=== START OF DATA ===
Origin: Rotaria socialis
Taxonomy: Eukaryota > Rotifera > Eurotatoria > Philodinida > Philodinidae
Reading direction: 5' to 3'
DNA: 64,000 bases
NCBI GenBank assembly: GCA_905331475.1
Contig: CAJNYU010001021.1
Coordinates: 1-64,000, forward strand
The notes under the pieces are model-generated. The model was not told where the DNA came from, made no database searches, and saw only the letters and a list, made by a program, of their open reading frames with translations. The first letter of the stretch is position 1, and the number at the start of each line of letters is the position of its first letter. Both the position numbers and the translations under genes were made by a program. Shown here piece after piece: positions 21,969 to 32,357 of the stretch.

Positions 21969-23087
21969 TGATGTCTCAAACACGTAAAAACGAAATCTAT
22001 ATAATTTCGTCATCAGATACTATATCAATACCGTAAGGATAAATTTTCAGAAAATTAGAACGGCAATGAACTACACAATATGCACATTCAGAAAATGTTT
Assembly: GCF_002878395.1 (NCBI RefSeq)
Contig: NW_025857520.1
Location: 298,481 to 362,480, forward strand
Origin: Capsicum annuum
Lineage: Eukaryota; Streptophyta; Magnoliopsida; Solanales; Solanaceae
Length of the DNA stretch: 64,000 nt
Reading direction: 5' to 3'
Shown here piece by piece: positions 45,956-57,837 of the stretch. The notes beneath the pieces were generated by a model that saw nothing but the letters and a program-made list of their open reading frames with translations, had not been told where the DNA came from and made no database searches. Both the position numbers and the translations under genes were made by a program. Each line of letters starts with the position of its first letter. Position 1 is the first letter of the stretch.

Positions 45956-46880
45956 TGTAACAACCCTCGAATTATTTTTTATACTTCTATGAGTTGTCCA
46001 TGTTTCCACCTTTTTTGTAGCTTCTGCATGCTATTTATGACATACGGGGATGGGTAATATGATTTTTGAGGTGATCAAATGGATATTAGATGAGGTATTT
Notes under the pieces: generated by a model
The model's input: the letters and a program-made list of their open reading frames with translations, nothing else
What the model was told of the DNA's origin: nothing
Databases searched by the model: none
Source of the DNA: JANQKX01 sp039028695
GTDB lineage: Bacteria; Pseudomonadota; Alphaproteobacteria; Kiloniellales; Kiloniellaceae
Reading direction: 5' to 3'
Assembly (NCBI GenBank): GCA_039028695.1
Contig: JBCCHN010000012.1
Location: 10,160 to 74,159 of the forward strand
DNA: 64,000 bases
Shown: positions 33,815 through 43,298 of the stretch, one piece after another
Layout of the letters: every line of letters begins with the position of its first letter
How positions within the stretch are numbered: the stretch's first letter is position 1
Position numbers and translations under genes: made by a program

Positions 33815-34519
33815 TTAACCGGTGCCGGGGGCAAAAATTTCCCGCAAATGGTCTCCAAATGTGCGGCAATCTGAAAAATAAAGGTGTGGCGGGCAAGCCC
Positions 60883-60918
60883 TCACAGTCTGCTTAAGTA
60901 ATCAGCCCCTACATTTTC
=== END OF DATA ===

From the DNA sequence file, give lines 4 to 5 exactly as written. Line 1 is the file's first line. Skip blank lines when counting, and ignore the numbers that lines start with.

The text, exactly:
DNA: 64,000 bases
NCBI GenBank assembly: GCA_905331475.1